Thursday, February 18, 2016

Nostalgia Thursday - Ra (1999)

Okay, okay.  Too many posts about Ra (1999)?  I suppose that might be true since we have played a lot recently, I have enjoyed it more and more each time, and all of those posts have been since the new year started.  But I double checked and this is only the third from me this year on Ra, only my third on it ever, so I'll just leave this here and try to pipe down about it moving forward.


The description from Board Game Geek is as follows:
Ra is an auction and set-collection game with an Ancient Egyptian theme. Each turn players are able to purchase lots of tiles with their bidding tiles (suns). Once a player has used up his or her suns, the other players continue until they do likewise, which may set up a situation with a single uncontested player bidding on tiles before the end of the round occurs. Tension builds because the round may end before all players have had a chance to win their three lots for the epoch. The various tiles either give immediate points, prevent negative points for not having certain types at the end of the round (epoch), or give points after the final round. The game lasts for three "epochs" (rounds). The game offers a short learning curve, and experienced players find it both fast-moving and a quick play.
From the Box: 
The game spans 1500 years of Egyptian history in less than an hour!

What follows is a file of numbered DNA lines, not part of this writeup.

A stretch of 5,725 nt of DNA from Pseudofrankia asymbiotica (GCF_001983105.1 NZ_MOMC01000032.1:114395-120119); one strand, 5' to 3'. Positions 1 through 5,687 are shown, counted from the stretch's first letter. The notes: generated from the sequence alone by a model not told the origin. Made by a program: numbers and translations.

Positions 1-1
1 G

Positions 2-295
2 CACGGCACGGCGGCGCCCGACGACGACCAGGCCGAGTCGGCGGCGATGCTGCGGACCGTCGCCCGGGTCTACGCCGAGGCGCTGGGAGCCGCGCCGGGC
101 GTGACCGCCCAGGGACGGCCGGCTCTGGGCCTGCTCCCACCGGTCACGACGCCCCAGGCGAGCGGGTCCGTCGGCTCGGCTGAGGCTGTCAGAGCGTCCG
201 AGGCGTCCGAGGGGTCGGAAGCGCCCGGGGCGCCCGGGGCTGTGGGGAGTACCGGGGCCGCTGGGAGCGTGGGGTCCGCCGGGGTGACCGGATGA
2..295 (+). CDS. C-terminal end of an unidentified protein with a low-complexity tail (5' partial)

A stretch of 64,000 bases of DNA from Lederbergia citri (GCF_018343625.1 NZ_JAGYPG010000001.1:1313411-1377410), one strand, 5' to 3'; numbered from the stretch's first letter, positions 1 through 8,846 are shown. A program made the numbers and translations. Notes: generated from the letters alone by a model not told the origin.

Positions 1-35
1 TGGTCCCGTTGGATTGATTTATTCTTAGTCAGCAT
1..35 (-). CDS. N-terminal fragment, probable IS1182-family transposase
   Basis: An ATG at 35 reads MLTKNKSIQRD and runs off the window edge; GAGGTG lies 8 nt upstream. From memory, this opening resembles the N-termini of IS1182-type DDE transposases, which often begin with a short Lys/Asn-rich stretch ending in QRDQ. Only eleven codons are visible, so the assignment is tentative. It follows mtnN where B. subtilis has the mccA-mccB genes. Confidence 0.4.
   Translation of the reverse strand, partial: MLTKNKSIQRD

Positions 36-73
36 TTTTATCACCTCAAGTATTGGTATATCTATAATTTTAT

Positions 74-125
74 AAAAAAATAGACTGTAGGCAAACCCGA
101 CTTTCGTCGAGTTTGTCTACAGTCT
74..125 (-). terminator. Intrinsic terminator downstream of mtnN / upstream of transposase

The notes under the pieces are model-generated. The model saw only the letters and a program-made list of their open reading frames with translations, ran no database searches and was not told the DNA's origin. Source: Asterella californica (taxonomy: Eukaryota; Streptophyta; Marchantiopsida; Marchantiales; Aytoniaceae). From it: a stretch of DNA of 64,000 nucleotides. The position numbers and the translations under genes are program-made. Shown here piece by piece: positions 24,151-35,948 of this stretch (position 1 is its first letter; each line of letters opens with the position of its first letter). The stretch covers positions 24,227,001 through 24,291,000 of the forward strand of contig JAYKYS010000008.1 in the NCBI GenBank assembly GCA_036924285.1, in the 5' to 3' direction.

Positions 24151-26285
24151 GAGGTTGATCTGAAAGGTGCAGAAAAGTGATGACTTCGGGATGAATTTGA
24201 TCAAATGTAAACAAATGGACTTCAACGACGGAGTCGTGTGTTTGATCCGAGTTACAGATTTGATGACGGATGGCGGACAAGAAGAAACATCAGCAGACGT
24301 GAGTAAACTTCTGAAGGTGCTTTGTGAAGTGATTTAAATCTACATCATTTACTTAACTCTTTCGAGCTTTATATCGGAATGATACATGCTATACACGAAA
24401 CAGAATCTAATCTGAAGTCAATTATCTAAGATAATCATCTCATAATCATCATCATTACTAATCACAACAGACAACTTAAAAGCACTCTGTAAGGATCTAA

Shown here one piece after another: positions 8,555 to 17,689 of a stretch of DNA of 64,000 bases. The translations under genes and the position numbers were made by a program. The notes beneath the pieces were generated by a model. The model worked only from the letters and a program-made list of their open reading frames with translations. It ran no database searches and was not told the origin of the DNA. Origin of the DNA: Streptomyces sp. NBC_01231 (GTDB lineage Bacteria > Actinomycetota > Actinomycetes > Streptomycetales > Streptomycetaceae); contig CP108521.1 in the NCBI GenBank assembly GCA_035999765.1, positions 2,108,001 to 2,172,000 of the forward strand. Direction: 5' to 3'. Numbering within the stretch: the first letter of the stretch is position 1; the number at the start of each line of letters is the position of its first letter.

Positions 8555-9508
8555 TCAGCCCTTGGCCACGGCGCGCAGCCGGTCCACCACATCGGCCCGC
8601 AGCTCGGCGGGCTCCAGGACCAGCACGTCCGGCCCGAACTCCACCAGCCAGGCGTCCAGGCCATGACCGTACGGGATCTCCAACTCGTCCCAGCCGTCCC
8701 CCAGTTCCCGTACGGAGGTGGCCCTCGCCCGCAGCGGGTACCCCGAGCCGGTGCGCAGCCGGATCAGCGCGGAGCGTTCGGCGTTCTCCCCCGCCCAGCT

The players seek to expand their power and fame and there are many ways to accomplish this: Influencing Pharaohs, Building monuments, Farming on the Nile, Paying homage to the Gods, Advancing the technology and culture of the people. Ra is an auction and set collecting game where players may choose to take risks for great rewards or... And all this is for the glory of the Sun God Ra!

There are big draw bags that come with other games on the market that need to be employed with Ra.  This point was driven home when we recently played Roll for the Galaxy (2014) [blog post coming on this Saturday].  There's just no way around.  Or maybe two bags could be used to have one at each end of the table.  I can't stress enough how much more quickly set up would be facilitated by this addition.  If you use two bags, as part of setup, you dump all the draw tiles into one bag, mix them up, them dump about half into the other bag before starting.  Someone could even call for the bags to switch ends if they feel they need to "change the luck."  I'm not a big believer in that sort of thing but I've been known to change my dice mid-game from time to time.  Anyway, that's it on Ra for now.  Get some bags, you'll thank me later.

*Edit* - So, it seems that the game originally comes with a draw bag but the folks I play with have either lost them or simply don't use them.  I stand corrected, bemused, and more than a little disgruntled!


Focusing on the roots of current tabletop gaming
with an eye toward the last century and before.
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